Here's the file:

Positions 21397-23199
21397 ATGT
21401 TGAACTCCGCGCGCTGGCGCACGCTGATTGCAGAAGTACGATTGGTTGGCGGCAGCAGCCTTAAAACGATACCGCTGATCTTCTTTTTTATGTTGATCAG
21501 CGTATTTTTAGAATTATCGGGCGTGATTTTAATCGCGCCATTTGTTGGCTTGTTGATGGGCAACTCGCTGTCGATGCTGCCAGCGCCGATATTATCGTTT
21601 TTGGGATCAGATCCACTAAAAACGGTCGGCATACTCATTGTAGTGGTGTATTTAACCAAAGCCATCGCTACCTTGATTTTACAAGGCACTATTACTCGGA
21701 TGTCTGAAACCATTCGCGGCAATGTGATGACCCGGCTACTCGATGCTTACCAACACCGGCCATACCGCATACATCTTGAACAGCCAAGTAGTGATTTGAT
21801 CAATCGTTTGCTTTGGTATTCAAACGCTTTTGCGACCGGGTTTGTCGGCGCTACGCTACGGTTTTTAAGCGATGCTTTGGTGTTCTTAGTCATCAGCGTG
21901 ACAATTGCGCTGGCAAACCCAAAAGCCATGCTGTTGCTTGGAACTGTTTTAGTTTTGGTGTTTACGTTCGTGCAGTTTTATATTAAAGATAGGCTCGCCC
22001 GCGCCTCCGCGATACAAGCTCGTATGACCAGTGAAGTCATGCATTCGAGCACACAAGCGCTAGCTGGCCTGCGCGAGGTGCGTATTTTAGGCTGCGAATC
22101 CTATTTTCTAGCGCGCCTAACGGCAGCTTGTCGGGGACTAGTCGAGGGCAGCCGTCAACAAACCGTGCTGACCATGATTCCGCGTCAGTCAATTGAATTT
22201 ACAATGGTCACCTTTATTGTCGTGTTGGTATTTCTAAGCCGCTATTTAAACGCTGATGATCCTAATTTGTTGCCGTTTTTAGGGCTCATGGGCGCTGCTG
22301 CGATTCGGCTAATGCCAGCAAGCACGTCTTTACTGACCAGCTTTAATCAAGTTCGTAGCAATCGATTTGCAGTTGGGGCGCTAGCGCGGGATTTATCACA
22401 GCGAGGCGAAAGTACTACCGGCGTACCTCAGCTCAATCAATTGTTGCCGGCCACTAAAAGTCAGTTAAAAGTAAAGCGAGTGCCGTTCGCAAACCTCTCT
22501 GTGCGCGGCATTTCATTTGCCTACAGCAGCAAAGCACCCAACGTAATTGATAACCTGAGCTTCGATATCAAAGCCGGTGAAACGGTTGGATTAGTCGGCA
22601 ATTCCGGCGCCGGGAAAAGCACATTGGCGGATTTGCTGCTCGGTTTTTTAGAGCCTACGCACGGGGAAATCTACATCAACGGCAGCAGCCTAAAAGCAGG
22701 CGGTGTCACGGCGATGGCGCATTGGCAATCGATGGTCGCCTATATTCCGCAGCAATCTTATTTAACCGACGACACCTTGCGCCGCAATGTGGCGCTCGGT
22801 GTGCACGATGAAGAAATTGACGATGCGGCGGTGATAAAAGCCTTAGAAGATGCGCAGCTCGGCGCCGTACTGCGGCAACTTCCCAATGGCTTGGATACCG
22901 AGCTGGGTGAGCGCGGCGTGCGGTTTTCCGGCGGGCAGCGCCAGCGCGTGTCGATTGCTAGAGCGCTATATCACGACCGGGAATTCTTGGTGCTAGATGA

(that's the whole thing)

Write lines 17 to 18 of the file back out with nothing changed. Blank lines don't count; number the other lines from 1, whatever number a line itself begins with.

22801 GTGCACGATGAAGAAATTGACGATGCGGCGGTGATAAAAGCCTTAGAAGATGCGCAGCTCGGCGCCGTACTGCGGCAACTTCCCAATGGCTTGGATACCG
22901 AGCTGGGTGAGCGCGGCGTGCGGTTTTCCGGCGGGCAGCGCCAGCGCGTGTCGATTGCTAGAGCGCTATATCACGACCGGGAATTCTTGGTGCTAGATGA